A federal judge told New England Patriots quarterback Tom Brady and NFL Commissioner Roger Goodell at a hearing Wednesday that he had not decided who would prevail in their fight over deflated footballs at the AFC championship game.
"I think there are varying strengths to both sides here," U.S. District Judge Richard M. Berman told the men and their lawyers at the center of a scandal known as "Deflategate."
Goodell and Brady, along with their lawyers, met separately with the judge before the start of their hearing in Manhattan federal court.
They arrived more than an hour before the start of the morning hearing. Goodell was greeted by a smattering of boos as he walked inside. Four minutes later, Brady arrived flanked by four security guards. Both men went through a security sweep like everyone else going to court.
Dozens of fans and journalists waited for two of the NFL's most famous faces at the front entrance of the courthouse, including some fans wearing deflated football hats they were hoping to sell.
"I think there are varying strengths to both sides here"
- U.S. District Judge Richard M. Berman
The court hearing is the first since the league and Brady with the NFL players' union traded filings in the dispute over whether Goodell was justified in suspending Brady four games after using underinflated footballs during the AFC championship game in January.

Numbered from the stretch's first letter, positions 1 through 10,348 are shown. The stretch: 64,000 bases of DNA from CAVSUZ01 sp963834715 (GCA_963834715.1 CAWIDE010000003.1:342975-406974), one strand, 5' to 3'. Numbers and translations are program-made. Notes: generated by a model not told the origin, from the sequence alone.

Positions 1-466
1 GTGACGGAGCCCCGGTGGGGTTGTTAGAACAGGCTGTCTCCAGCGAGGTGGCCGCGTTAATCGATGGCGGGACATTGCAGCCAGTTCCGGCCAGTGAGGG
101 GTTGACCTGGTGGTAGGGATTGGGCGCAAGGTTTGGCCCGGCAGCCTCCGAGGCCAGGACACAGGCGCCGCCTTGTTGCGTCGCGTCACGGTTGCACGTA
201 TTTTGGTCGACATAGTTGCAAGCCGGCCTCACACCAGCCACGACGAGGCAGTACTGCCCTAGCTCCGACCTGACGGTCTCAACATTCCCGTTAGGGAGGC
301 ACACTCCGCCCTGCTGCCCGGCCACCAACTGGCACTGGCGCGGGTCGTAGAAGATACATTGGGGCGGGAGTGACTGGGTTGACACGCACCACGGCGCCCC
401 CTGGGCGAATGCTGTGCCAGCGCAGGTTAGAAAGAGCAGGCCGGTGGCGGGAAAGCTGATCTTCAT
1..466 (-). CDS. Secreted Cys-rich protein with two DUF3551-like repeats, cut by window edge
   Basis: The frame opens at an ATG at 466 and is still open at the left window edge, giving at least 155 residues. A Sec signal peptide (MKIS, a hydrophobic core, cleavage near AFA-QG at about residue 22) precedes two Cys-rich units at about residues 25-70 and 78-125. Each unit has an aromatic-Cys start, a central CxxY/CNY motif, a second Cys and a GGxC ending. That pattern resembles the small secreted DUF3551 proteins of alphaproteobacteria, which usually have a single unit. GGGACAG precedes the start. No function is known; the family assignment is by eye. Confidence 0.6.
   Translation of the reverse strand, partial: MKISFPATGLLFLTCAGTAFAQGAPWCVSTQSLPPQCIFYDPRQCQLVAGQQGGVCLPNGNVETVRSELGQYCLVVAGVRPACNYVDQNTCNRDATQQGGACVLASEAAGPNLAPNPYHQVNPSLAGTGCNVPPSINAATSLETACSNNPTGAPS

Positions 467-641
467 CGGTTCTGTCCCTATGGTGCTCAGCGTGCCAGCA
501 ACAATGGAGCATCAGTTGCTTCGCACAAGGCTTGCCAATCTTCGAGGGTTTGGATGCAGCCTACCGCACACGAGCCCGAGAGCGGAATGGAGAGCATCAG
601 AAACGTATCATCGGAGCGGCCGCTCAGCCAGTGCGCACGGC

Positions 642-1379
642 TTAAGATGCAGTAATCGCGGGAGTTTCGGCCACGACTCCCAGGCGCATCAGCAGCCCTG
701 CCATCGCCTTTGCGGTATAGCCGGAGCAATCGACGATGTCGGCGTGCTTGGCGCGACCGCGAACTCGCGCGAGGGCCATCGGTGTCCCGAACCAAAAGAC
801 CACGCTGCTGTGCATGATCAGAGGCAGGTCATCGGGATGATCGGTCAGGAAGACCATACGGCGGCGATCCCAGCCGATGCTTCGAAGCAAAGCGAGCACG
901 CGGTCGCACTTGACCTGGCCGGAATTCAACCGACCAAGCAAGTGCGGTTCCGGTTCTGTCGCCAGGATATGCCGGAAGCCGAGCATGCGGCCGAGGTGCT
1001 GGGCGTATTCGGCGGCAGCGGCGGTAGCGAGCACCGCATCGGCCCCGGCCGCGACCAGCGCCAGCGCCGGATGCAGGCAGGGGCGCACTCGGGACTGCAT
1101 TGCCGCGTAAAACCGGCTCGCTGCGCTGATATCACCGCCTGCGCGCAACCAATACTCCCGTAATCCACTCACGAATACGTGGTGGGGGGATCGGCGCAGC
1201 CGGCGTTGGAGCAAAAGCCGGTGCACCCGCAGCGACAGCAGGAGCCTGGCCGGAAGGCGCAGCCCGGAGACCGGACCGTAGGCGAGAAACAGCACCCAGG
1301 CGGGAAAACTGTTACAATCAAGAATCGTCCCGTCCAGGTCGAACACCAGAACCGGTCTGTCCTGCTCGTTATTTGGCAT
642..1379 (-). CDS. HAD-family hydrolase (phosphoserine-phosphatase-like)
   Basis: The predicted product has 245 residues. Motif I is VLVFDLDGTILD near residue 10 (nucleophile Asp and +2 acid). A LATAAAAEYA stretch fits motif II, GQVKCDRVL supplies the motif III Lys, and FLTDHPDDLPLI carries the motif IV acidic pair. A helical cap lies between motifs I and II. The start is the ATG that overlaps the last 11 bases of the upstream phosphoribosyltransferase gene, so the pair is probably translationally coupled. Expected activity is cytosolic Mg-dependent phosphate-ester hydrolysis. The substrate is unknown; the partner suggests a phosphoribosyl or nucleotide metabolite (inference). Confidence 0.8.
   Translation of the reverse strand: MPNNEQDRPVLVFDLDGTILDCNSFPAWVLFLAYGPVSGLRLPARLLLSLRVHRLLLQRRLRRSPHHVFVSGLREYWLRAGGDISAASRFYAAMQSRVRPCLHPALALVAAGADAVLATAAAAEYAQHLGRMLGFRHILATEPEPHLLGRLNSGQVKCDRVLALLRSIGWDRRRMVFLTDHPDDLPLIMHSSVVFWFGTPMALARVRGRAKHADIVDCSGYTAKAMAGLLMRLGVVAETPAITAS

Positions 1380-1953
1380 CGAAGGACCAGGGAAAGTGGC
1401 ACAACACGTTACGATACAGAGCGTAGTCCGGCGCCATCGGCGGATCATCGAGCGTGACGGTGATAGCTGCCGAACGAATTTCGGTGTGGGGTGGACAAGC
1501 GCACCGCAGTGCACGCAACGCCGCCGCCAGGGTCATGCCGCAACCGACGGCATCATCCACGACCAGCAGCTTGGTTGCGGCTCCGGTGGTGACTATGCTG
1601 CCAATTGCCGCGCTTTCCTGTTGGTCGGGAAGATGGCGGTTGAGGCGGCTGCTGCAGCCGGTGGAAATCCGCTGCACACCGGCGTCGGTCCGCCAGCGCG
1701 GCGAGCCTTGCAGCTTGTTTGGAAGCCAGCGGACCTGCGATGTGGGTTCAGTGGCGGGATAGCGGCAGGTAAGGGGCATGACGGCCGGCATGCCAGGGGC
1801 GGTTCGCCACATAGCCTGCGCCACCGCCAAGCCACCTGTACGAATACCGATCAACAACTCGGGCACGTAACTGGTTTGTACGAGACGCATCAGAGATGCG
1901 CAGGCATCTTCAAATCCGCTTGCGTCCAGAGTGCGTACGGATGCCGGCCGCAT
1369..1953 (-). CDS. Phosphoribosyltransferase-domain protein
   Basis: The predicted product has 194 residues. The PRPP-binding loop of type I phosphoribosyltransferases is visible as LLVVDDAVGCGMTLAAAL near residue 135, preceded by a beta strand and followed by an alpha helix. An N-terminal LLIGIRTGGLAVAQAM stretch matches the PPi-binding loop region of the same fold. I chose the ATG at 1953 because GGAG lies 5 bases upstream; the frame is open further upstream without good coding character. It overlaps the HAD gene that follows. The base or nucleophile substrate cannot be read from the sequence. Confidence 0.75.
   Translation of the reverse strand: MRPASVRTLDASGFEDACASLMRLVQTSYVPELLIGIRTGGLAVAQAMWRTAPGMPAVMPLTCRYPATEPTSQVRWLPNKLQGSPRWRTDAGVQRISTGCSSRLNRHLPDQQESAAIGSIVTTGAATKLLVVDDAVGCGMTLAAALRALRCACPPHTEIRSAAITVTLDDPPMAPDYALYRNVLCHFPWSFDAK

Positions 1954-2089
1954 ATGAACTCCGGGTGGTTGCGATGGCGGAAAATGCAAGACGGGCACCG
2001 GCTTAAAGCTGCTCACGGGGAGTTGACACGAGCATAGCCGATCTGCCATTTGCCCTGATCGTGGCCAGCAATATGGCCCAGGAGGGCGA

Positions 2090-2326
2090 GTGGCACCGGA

The league is asking Berman to declare it followed its collective bargaining agreement properly when it punished Brady.
Goodell concluded Brady "knew about, approved of, consented to, and provided inducements and rewards" to support a scheme in which a Patriots employee deflated balls on game day. Brady insists he knew nothing about it.
Berman asked Goodell and Brady, along with lawyers, to appear before him privately a half hour before the public court session. He said he wants to learn the status of negotiations. He also asked them to continue negotiating before the hearing.
At a news conference outside Chicago on Tuesday, Goodell said the league plans to cooperate fully with Berman.
In a July 28 decision upholding the suspension, Goodell heavily criticized Brady for having an aide destroy a cellphone containing nearly 10,000 text messages from a four-month stretch including the AFC championship game, when the Patriots defeated Indianapolis 45-7.
He accused him of obstructing the NFL probe about a controversy that represented "conduct detrimental to the integrity of, and public confidence in, the game of professional football."
In court documents, the union's lawyers said the suspension was unfair and violates the labor contract and complained that it would cause irreparable harm to Brady by forcing him to miss games.
They called a June appeal hearing before Goodell "a kangaroo court proceeding, bereft of fundamentally fair procedures."